Knockers or Tommyknockers
Tommyknockers or Knockers were so named because of the knocking sounds they make in mine shafts as they work. They are considered to be spirits of mine workers.
In Cornwall, just called knockers, they were considered to be the ghosts of Jews who worked in the mines. Some stories state that these Jews were sent by the Romans to work in the mines as a form of punishment—for the death of Christ. It is said because of this knockers cannot tolerate the sign of the cross, so miners avoided making anything with a cross or an X.
According to the legend, knockers were very industrious—they were seen working through the night. They are most often associated with rich lodes of ore; thus, miners would pay close attention to where they heard these supernatural knockings.
Miners reported hearing laughter and footsteps and sometimes they reported seeing them. They were most often described as very small in stature and wearing tiny versions of standard miner’s garb. Miners recounted seeing them working alongside the living.
They were known to help miners in trouble. It is stated that whistling offended knockers so miners believed it to be unlucky to whistle in mines. It was also believed that miners should leave food offerings for knockers so they would not cause trouble. Miners were known to carry extra food in their lunch pails.
In American mines, tommyknockers behaved similarly to their Cornish counterparts. Though a few were attributed with traits more similar to the vicious German Kobolds.
In the late 19th Century, the Mamie R. Mine, in Cripple Creek, Colorado, was supposedly haunted by malicious tommyknockers that lured miners and then proceeded to jump up and down on beams until they collapsed upon the men.
These tommyknockers were also blamed for snapping cables and for premature blasts; they were heard snickering at the miners as they did their evil deeds. In another post I write more about this Cripple Creek story.
Cornish miners during the California Gold Rush of 1848 were much sought after. They were often referred to as “Cousin Jacks.” This is because mine owners would ask their workers if they knew of other miners that were willing to work. These miners would reply, “”Well me cousin Jack over in Cornwall will come, if ye can pay the boat ride…”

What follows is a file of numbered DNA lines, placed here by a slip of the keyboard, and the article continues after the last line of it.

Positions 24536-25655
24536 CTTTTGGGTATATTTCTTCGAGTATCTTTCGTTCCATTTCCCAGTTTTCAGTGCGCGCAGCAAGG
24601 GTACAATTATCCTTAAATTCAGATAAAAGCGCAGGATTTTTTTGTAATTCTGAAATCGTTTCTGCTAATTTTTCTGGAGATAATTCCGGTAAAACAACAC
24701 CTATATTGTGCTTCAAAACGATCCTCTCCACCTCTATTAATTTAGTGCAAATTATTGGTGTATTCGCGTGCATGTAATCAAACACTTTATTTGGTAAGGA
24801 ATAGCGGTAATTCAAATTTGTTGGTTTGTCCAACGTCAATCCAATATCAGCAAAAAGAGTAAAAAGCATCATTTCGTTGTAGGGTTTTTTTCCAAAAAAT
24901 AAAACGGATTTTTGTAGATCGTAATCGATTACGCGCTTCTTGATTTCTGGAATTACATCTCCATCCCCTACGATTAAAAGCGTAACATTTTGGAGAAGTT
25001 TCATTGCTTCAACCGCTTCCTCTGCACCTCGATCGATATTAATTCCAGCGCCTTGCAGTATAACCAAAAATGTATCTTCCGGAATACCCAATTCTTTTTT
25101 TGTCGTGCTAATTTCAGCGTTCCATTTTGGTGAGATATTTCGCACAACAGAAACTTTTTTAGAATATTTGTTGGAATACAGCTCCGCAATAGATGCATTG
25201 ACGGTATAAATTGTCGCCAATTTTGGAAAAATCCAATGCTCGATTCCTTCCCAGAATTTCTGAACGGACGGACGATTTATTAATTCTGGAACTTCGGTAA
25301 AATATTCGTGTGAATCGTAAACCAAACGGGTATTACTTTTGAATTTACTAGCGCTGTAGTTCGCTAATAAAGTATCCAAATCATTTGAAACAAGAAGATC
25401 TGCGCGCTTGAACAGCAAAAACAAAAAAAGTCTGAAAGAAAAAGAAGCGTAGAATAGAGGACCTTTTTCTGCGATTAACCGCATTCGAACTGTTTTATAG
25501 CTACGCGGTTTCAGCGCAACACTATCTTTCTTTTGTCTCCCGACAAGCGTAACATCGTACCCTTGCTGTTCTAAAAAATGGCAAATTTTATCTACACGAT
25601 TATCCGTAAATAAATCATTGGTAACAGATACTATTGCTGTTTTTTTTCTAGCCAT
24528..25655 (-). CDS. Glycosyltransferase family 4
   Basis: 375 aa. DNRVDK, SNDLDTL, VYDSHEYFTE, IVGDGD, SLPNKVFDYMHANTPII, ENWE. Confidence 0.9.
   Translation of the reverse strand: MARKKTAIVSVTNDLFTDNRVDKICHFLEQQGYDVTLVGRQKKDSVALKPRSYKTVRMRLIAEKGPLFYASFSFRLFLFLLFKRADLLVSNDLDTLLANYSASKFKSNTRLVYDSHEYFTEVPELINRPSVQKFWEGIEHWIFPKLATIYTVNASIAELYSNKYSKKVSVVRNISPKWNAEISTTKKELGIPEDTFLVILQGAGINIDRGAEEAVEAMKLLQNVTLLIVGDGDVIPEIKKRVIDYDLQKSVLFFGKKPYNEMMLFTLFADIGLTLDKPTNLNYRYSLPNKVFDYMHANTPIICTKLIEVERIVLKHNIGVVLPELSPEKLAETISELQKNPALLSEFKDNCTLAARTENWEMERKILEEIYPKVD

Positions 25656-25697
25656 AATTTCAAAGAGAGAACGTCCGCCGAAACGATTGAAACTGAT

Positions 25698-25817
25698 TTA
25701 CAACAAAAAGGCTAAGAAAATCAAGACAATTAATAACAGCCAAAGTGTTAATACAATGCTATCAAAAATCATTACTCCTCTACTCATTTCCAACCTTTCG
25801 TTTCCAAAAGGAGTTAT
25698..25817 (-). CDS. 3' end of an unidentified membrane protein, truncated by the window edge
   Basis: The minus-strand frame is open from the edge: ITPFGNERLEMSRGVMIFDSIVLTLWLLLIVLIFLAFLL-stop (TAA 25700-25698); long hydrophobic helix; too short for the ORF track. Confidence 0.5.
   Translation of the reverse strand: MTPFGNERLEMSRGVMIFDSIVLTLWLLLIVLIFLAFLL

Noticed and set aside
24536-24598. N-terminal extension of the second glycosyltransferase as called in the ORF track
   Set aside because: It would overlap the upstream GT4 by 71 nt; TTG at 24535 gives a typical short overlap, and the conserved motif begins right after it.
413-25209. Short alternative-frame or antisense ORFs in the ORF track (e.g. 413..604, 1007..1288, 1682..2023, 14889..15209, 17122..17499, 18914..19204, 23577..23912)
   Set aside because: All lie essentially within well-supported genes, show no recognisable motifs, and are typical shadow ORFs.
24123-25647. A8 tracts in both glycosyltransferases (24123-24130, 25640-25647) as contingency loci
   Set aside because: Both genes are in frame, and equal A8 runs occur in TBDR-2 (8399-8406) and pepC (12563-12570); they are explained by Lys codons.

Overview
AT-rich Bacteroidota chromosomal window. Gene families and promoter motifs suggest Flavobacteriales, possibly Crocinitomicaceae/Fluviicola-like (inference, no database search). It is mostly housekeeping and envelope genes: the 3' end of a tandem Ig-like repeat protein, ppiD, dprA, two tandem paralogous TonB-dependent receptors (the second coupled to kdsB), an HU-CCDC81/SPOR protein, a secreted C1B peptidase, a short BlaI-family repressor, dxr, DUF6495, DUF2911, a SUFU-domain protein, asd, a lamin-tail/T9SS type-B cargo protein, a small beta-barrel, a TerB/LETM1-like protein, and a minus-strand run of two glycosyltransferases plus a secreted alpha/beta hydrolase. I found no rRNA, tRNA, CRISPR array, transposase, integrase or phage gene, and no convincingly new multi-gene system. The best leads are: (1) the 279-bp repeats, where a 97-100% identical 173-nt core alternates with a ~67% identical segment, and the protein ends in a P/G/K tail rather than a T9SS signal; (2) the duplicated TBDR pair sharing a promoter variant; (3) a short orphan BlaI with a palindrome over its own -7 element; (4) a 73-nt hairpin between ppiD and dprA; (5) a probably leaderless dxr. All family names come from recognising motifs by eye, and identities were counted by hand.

The Cousin Jacks were notorious for losing tools as they were diving out of shafts just before they collapsed. They always credited their knocker friends for saving them and refused to go back to work until assured by the management that the knockers were already back working.
Belief in knockers lasted well into the 20th century. When one large mine was closed in 1956, the owners sealed the entrance, several generations of Cousin Jacks circulated a petition calling on the mine owners to free the knockers so they could move on to other mines. The owners complied.
Throughout the southwest, including other mines in Colorado, friendlier tommyknockers were described as protective and helpful. Miners in general viewed these supernatural companions with fondness, and told many stories about them—miners were known to make room for them at the bar at the end of their shifts.
Tommyknocker stories were frequently written about in local newspapers. While doing research on western mines and miners; I often find references to tommyknockers.
Today these spirits are believed to haunt abandoned mines all over. Source Ghosts, the paranormal, supernatural, myths and legends